Structural modeling might also shed light on experimental differences between cell-based and biochemical cell-free assays. Despite its selection in cell culture with DTG (Table 1) and a modest level of resistance to DTG in cell-based assays (Table 2), R263K did not confer significant levels of resistance to DTG in cell-free biochemical assays (Table 3). The difference between cell culture and biochemical assays could be due to the regulation of biological events that are not measured in vitro with purified recombinant proteins. For example, the presence of cellular cofactors that are important but nonessential for integrase activity in vitro and that are not included in the strand transfer assay could play an important role. Furthermore, the polypeptide 262-RRKAK-266 has recently been identified as important for integrase nuclear import (30). Whether interaction with cellular cofactors and nuclear localization contribute to susceptibility to INSTIs is unknown. We previously identified another substitution, G118R, which also translates into a decrease in integrase activity and confers resistance to MK-2048 (3). In this regard, integrase activities with other DTG-associated mutations (33) remain to be investigated. Importantly, neither these mutations nor R263K confers major resistance to DTG in cell culture or in vitro, confirming the potency of this drug. Interestingly, it is possible that second-generation INSTIs may favor the selection of R263K in subtype B viruses whereas G118R may be favored in subtype C.

A number of secondary mutations, M50I, H51Y, E138K, V151I, and D288E, were coselected with R263K in the various cultures (Table 1). The absence of homogeneity in these secondary mutations suggests that they do not result in a major resistance pathway, although combination of these substitutions with R263K by site-directed mutagenesis will be necessary to confirm this point. M50I and D288E are natural polymorphisms detected in clinical isolates (http://hivdb.stanford.edu/, Stanford University HIV drug resistance database). V151I is a polymorphic substitution that has been selected by several INSTIs, without having significant effects on RAL and EVG susceptibility (28, 36, 42, 43). H51Y is an E92Q-linked secondary mutation selected in the presence of EVG in vitro and in patients (43, 60). In addition to R263K, our study shows that G118R was also occasionally selected with DTG (Table 1). We have previously shown that G118R is selected in vitro by MK-2048 and confers resistance to this INSTI (3). Here, we also show that G118R emerged with subtype C and A/G viruses selected with DTG. No subtype B virus displayed this mutation over the course of the selection. Despite this, G118R was the second most common substitution observed during in vitro selection with DTG. From these studies and others (27), it appears that G118R confers low-level resistance to both MK-2048 and DTG in vitro. We have previously shown that E138K is a secondary mutation that increases resistance to MK-2048 and partially restores fitness to viruses carrying the G118R mutation (3). Although susceptibility to DTG is not affected by E138K alone, the double mutation E138K/Q148K has been shown to decrease DTG efficiency (FC = 19) (33). We have shown that E138K can also emerge in the presence of the preexisting R263K mutation. The role of these secondary mutations on viral fitness and resistance is still under investigation.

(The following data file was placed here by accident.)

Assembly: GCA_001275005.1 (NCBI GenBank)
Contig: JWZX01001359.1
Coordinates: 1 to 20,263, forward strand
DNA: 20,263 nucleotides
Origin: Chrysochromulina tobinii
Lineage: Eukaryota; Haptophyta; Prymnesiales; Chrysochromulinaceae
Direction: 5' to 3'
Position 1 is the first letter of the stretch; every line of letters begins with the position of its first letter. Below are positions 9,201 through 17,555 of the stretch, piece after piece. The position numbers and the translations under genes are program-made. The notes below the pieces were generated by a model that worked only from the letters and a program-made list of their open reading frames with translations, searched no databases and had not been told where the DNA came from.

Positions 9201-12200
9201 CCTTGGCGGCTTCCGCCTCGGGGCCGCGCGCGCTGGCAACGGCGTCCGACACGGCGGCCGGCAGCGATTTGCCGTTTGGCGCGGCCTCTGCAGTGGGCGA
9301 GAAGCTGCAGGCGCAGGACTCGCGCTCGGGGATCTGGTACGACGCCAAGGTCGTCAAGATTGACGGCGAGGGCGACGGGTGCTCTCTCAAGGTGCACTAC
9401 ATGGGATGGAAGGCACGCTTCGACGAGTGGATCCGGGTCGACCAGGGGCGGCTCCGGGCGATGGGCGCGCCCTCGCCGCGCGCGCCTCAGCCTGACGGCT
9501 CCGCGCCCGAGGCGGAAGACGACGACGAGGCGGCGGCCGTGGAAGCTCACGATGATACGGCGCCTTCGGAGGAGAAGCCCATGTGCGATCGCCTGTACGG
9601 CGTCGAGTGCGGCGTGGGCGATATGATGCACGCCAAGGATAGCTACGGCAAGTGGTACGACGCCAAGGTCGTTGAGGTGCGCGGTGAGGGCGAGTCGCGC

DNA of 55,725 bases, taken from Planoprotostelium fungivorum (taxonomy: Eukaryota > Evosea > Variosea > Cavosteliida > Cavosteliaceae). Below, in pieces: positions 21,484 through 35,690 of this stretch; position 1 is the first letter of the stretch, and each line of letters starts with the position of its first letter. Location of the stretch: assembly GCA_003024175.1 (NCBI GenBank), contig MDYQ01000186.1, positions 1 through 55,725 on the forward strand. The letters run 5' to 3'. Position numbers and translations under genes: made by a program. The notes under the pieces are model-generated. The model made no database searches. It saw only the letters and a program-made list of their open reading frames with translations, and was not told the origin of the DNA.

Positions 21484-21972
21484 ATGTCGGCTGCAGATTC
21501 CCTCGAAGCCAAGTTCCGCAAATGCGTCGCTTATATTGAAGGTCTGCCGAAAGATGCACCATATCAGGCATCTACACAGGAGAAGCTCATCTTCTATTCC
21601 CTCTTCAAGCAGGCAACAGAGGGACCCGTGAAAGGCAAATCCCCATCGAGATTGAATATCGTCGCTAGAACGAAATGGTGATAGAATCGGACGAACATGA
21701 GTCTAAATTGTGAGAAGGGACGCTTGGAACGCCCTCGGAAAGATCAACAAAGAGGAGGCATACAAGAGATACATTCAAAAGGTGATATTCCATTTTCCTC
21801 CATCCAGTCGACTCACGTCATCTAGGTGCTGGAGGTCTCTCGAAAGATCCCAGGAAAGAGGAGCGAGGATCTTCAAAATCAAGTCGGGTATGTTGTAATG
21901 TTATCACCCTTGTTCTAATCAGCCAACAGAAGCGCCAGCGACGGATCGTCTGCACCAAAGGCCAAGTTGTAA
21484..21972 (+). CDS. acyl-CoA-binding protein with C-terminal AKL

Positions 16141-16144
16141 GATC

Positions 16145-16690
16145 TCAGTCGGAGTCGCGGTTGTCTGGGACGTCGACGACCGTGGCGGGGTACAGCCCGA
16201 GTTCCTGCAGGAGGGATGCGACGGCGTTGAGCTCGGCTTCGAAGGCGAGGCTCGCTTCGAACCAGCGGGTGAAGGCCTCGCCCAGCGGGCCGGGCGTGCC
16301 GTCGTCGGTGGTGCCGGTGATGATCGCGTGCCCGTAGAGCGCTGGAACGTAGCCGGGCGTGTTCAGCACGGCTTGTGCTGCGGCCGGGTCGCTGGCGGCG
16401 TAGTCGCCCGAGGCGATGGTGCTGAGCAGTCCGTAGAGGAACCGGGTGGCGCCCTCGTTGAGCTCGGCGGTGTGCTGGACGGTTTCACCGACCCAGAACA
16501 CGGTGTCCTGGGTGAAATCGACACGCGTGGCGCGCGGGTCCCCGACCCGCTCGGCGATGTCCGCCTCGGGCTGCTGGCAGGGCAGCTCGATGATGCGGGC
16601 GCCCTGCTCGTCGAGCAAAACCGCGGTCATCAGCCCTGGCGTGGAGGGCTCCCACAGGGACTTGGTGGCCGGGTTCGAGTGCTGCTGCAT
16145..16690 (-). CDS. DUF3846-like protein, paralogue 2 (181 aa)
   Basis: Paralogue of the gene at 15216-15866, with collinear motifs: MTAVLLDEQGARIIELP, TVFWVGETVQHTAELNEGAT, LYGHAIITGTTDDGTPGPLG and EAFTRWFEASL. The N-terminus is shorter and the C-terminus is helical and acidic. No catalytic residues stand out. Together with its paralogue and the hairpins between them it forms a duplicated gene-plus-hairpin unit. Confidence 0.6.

We thank the Canadian Institutes of Health Research (CIHR), the Canadian Foundation for AIDS Research (CANFAR), and ISTP Canada for support. P.K.Q. is a recipient of a CAHR/CIHR doctoral scholarship. T.M. is a recipient of a BMS/CTN postdoctoral fellowship. D.N.S. is a recipient of a CIHR doctoral scholarship.

We are grateful to Daniela Moisi and Ilinca Ibanescu for sequencing, to Susan P. Colby-Germinario for p24 quantification, to Richard D. Sloan for fruitful discussions, and to Daniel A. Donahue for assistance with Alu-LTR qPCR.

The following reagents were obtained through the AIDS Research and Reference Reagent Program, Division of AIDS, NIAID, NIH: TZM-bl from John C. Kappes, Xiaoyun Wu, and Tranzyme Inc. (13, 53, 54, 65, 73), PM1 from Marvin Reitz (37), pNL4-3 from Malcolm Martin (1), and HIV-1 HXB2 integrase antiserum (no. 758) from Duane P. Grandgenett (7, 22).


Published ahead of print 28 December 2011